(CNN)A shock Australian election result has sparked a wave of suicide attempts among refugees held in the Manus Island detention center off Papua New Guinea, activists say.
Detainee and activist Behrouz Boochani told CNN at least nine people have attempted suicide since the election results were confirmed on Saturday, with three now in hospital.
Almost 1000 refugees are currently being held in offshore centres in Papua New Guinea and the island of Nauru at the behest of Australia, the country in which they had been attempting to seek asylum. Human rights monitors such as Amnesty International have reported "hellish" conditions, abuses and neglect.
An unexpected election win for the incumbent Liberal National coalition dashed refugees' hopes that a new Labor government would change their circumstances.
Seven cases had occurred on Manus Island and two in Port Moresby on the mainland, but so far no one has died, said Boochani.
Chief Inspector David Yapu, Manus Island Provincial Police Commander, reported different figures, telling CNN that two refugees in Manus attempted to take their own lives over the weekend, one from Iran and one from Iraq.
When asked about the discrepancy between official numbers and his own report, Boochani said that that "police aren't here to know about the cases."
The men involved in the attempts reported by police are now being evaluated by psychiatric professionals, the commander said. He added that their possible clinical depression would be taken into account in pressing charges.
Attempting suicide is a crime in Papua New Guinea, and the detention centers are managed by PNG and Nauru on behalf of Australia.
Port Moresby Police Chief Superintendent Dominic Kakas declined to comment.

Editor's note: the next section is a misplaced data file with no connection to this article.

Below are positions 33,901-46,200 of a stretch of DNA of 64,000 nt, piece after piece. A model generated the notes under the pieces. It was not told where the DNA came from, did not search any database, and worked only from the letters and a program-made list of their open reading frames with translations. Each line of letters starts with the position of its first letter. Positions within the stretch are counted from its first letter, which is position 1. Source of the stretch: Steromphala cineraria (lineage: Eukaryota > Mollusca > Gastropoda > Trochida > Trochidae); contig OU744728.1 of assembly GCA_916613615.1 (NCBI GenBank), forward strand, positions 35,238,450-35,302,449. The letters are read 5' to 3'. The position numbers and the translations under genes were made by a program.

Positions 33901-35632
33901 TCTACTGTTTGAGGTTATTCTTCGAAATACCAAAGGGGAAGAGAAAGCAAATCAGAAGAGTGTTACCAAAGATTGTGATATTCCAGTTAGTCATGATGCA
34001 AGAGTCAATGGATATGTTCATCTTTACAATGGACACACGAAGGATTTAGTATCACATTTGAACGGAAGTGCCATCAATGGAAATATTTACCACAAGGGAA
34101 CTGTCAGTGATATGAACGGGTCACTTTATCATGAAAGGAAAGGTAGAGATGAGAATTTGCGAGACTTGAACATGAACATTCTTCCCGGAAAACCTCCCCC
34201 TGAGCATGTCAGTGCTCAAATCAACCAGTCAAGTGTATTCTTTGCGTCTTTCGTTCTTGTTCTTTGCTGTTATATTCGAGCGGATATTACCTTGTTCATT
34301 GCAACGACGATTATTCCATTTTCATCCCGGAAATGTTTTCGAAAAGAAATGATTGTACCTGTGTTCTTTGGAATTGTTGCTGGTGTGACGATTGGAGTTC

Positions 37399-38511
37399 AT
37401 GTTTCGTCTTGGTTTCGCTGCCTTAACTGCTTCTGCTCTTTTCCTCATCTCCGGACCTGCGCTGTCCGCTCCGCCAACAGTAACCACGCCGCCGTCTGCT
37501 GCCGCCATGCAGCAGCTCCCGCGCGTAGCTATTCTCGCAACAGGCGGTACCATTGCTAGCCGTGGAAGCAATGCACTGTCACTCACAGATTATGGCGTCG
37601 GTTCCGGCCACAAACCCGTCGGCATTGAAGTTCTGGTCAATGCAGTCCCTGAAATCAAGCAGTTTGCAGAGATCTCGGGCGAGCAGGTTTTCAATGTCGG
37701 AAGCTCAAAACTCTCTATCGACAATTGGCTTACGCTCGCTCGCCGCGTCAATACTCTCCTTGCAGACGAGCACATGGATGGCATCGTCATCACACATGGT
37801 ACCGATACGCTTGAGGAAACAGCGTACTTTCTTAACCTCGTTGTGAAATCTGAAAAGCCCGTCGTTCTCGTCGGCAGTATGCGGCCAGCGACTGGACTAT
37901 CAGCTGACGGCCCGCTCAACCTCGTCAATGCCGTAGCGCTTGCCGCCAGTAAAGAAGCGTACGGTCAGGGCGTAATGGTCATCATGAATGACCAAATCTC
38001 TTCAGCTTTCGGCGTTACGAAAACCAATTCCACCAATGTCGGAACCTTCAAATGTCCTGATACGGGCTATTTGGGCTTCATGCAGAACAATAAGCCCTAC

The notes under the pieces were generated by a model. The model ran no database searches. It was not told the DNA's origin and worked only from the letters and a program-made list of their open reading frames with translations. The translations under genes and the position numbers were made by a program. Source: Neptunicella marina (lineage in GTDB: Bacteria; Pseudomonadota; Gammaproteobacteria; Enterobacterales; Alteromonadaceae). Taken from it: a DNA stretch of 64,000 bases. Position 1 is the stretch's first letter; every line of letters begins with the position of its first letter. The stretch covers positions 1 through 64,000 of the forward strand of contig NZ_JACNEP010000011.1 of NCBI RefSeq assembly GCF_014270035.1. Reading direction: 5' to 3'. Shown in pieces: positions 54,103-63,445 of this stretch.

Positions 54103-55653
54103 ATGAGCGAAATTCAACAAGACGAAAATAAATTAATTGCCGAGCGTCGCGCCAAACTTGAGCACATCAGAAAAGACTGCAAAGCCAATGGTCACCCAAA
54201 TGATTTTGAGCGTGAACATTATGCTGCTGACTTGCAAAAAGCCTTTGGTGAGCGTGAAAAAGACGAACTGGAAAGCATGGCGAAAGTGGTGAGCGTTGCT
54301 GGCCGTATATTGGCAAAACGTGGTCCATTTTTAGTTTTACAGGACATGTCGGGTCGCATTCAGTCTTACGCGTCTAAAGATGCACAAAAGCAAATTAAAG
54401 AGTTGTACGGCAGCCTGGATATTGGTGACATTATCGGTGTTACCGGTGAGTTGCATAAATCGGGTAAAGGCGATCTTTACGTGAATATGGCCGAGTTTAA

More than 4,000 people have been sent into offshore detention in Nauru and Papua New Guinea since 2012, when Australia agreed on the processing arrangements to stop refugees from settling there, according to the Refugee Council of Australia (RCA). The RCA says that as of March this year, just under 1000 remained in the centers: 359 in Nauru and 547 in Papua New Guinea.
Ahead of Australia's election, the opposition Labor party said it would agree to a deal with New Zealand to resettle 150 refugees held on the island of Nauru if it formed the next government, as polls had indicated.
This had raised hopes among refugees on Nauru and Manaus that their lives would change in the event of a Labor victory.
"We people on Manus and Nauru were really hopeful that if Labor wins the election they will accept the New Zealand offer and set us free finally," said Boochani.
However the Liberal National coalition led by Prime Minister Scott Morrison won a shock victory, setting the party up for a third term in government against all expectations.
Morrison's government is known for a hardline immigration policy, which includes attempting to block the so-called Medivac bill, which allows refugees from Nauru and Manus into Australia for medical treatment.
While the government ultimately suffered a defeat in parliament as the legislation was passed, lawmakers are now pushing to repeal the Medivac Bill, reports CNN affiliate SBS News.
Treasurer Josh Frydenberg told reporters Tuesday repealing the bill is a priority for the coalition, although there is a chance of a veto from the Senate.
Across the ocean in the detention centers, political developments have been met with despair.
"That was a very disappointing moment for us, our lives depended on it," said Boochani of the election result, referring to hopes of resettlement in New Zealand.
"Right now people think that there is no other way to get off of these islands and that we will be soon forgotten forever."
However Yapu, the Manus police commander, said that the two confirmed suicide attempts on the island may not be linked to Australian politics.
"We can't jump to the conclusion that it is related to the election as long term depression is a factor," said Yapu.
Ian Rintoul from Refugee Action Coalition, an Australian rights group, told CNN that he had heard reports of seven attempted suicides on Manus since Saturday.
"There is clearly a spate of attempted suicides since Saturday's vote in Australia," said Rintoul.
"They were already increasing in the run up to the election but it is clear that the election result has increased the rate."
Yapu said that "9 or 10" attempted suicides on Manus have been referred to police since November 2018.
The Australian government has not responded publicly to the suicide attempts.